The RenderMan Shading Language contains a primitive function called noise, which is a kind of repeatable, continuous, somewhat-random function with known frequency response. Noise is useful in generating stochastic patterns. Almost all interesting shaders have some calls to noise.
The noise function can take different inputs, which determines the dimension of the domain of the noise function:
Also, noise returns either a float, a point, or a color, depending on its context. In this sense, the function is polymorphic, and is overloaded based on its return type (something which cannot be done in C++, so this is sometimes confusing). The compiler is usually pretty smart about how to do the overloading, but you can also explicitly ask for a particular return type (this is strongly recommended to make your shader source unambiguous):
The RenderMan spec says that noise is based on Ken Perlin's noise function (described in his SIGGRAPH '85 paper). RenderMan noise has values that lie between 0 and 1, and is exactly 0.5 at integer lattice points.
Other than that, however, the spec isn't specific. The statistics presented below are for noise as implemented in PhotoRealistic RenderMan. You may see references to "noise" in other software or literature, but the statistics presented here do not necessarily apply to those functions.
Below are data on the range and properties of RenderMan's noise() function, gathered over a large portion of the domain.
|Domain||Mean Value||Min Value||Max Value||Std Dev|
Note that none of the noises ever really reaches 0 or 1. In addition, 1-D, 2-D, 3-D and 4-D noise all have somewhat different ranges and standard deviations. The 1-D noise, in particular, has a much narrower range and smaller standard deviation than the others.
Here's another way of visualizing it. The graph below shows a histogram of noise values, giving the relative distributions of the values of noise. You can see how the value of noise is "bunched up" near its average, 0.5, especially for the 1-D case. It's almost never outside [.2,.8].
Here are the results of some time trials. The tests timed the raw speed of noise computations. "Real life" use of noise will be a bit slower, since there's some overhead of the actual interpretation of the shaders. But it should give you a ballpark estimate of noise's cost, and a pretty good idea of the relative costs of the noise calls in each dimension. Note that each successive dimension of noise (i.e. 1-D, 2-D, etc.) takes about twice as much computation as the next lower dimension.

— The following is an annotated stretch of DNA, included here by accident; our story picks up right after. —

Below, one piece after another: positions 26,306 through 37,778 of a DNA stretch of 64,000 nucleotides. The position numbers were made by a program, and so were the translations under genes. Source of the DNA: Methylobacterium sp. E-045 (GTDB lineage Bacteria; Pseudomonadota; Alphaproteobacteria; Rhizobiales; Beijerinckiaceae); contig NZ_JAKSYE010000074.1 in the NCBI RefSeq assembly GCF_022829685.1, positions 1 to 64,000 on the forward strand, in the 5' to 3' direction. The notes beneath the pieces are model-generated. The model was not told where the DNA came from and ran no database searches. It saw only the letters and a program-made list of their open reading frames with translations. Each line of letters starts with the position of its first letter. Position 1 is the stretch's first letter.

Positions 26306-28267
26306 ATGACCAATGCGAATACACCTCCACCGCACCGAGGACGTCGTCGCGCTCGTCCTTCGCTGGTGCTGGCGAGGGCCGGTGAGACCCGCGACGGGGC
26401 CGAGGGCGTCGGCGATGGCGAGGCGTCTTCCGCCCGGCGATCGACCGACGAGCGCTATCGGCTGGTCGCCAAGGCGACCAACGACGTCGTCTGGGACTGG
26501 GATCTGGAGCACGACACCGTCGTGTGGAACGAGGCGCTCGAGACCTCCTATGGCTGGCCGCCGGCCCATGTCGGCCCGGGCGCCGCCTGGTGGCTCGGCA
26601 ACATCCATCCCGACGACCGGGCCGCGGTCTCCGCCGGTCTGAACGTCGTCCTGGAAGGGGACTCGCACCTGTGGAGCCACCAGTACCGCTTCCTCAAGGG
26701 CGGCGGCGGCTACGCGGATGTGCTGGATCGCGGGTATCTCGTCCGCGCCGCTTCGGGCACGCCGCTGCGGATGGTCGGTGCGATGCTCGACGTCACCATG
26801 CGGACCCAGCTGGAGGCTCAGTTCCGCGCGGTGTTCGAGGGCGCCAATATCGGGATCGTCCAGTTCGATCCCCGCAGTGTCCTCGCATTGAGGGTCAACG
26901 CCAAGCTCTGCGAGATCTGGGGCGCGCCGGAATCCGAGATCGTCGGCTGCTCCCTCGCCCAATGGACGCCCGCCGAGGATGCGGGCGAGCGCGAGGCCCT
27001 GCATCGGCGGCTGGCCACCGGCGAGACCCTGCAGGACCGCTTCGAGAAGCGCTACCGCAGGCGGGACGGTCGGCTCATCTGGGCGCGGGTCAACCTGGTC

|Domain||Evals/sec (x 1000)|
|1-D: noise(f)||721 k|
|2-D: noise(f,f)||447 k|
|3-D: noise(P)||279 k|
|4-D: noise(P,f)||146 k|
Note: these figures were all for float noise. Calls to point or color noise are about 2.5 times slower.
Often, you want to use thresholded noise as a pattern. Typically, the Shading Language code for this looks something like:
n = noise(P); val = smoothstep (thresh, thresh+eps, n);
But what value do you choose for thresh if you want, say, 80% of the domain to be below the threshold value and 20% to be above the threshold value?
Consult the handy dandy chart below:
The horizontal axis is the threshold value. The vertical axis is the portion of the noise domain whose noise values are below that threshold value.
So, for example, you can see that for 2D, 3D, and 4D noise, if you use a threshold of 0.6, about 80% of the noise domain will have values below the threshold. As I explained earlier, the 1-D notes has quite different properties. For 1-D noise, you would need a threshold of about 0.56 to give you the 80/20 distribution (using the same threshold of 0.6 would give you about an 87/23 distribution for 1-D noise). Two- and three- and four-D noise are close enough to each other that you can assume they use the same thresholding.
The graph is nearly symmetric about (0.5,0.5), so I've only reproduced the "upper" portion here. So, for example, to get 20% below the threshold value and 80% above, you would use a threshold value of 0.4.
Note that all of the noises are almost never greater than 0.8 (or less than 0.2).
I won't keep you in suspense. Here's a power spectrum of noise:
Executive Summary: All the noises have a dominant frequency somewhere around f = 0.5. They do a pretty good job of not having frequencies much higher than 1.0, and very little greater than f = 2.0.
The power spectra above are the averages of power spectra taken of 1000 randomly chosen spans of noise in n-D space. The apparent excess of low frequencies in higher dimensional noise is because n-D the sampled spans aren't axially aligned.
And here's the power spectrum for 3 summed octaves of noise (doubling the frequency and halving the amplitude each time):
Pretty darn close to 1/f!
Pixar Animation Studios